Far-flung Kenya, Uganda and South Africa do not usually come to mind as test beds for a Singaporean start-up.
But local edtech start-up Edsy Bitsy saw opportunity in Africa, where poor Internet connectivity makes remote learning amid the Covid-19 pandemic unviable.
"As the entrepreneurs of a lean start-up, we want to validate our product where problems we address hurt the most," said co-founder Edwin Ho, 29.
Mr Ho and co-founder Deevak Premdas, 26, approached educators to offer a mobile app that lets teachers design interactive yet resource-efficient lessons, attracting around 350 users, mostly in Africa.
The app requires up to 200 times less memory and 100 times less data than Web-based digital learning software, while encouraging students to engage with lessons by recording their verbal responses to quizzes.
Lauded for its ambition, impact and innovation, Edsy Bitsy's pitch came in third out of 11 start-ups in the Singapore University of Social Sciences (SUSS) Impact Start-up Challenge Grand Finale on Wednesday.
The team includes Indonesians Charlene Chang, 15, and Catherina Limanto, 16, who had learnt of Edsy Bitsy and e-mailed the founders, asking to join the competition team.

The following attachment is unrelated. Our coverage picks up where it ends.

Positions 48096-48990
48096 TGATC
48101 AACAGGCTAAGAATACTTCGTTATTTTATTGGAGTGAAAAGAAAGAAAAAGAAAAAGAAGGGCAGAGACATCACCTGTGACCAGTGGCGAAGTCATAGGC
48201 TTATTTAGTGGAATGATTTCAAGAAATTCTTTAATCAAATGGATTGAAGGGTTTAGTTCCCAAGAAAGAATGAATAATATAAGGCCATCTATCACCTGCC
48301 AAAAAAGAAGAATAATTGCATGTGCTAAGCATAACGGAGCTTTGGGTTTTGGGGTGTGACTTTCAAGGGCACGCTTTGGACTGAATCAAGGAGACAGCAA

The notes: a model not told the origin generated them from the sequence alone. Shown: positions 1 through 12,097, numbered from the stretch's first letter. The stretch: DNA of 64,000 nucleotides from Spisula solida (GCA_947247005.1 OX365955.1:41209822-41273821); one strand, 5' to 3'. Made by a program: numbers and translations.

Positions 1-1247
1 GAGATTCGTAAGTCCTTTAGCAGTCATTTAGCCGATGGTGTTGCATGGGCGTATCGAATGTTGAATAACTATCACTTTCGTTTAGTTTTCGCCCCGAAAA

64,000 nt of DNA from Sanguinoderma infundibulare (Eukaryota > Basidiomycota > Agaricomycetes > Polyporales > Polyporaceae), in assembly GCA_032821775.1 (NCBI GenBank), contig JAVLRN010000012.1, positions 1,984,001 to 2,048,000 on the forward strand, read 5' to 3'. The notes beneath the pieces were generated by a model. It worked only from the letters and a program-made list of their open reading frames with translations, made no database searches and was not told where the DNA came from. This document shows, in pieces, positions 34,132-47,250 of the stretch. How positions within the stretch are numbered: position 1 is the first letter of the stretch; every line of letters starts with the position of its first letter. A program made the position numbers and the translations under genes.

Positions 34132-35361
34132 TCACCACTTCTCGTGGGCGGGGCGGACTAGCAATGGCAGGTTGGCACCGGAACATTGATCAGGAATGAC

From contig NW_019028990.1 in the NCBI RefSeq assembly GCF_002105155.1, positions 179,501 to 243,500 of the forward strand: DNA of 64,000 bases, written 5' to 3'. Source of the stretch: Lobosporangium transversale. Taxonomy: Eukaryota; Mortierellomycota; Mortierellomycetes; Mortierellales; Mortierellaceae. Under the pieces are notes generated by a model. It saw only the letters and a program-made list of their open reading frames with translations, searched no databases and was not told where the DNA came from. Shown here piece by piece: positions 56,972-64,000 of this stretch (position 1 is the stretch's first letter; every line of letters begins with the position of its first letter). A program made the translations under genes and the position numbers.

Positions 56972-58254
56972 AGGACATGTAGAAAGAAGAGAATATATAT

Strong Silvers, a marketing agency that targets seniors, clinched the $10,000 top prize.
Edible cutlery producer Crunch Cutlery came in second, receiving $5,000, while third-placed Edsy Bitsy received $2,000.
SUSS said the prizes would help winners kick-start their journey to make an impact with their start-ups.
The competition is supported by DBS Foundation.
Business skills development and market access are ways the foundation can support the winners, said competition judge and head of DBS Foundation Claire Wong.
"We see how we can complement start-ups to develop skills by leveraging DBS Foundation's relationship with DBS," Ms Wong told The Straits Times.
For instance, start-ups could be partnered with staff from the bank's human resources or small and medium-sized enterprises team to develop relevant skills.
The foundation can help start-ups find potential partners as well, she added.
The Impact Start-up Challenge Grand Finale brought together the top teams from previous impact start-up competitions organised by SUSS.
Another contestant was FlashBites, which aims to reduce food waste by selling leftover food at discounted prices.
Co-founder and chief executive Kusala Gn, 23, said that although similar platforms exist, FlashBites will offer a unique pay-it-forward function on its app slated to launch next year, allowing users to sponsor meals for the needy.
She added that the company has already partnered Kim Keat Palm Food Centre in Toa Payoh as a pilot test, with more than 130 users of the platform since January.
The other judges were Quest Ventures partner Jeffrey Seah; Mr Kevin Moon, head of private investments at Lonsdale Capital; and Investigate VC co-founder Mikael Krogh.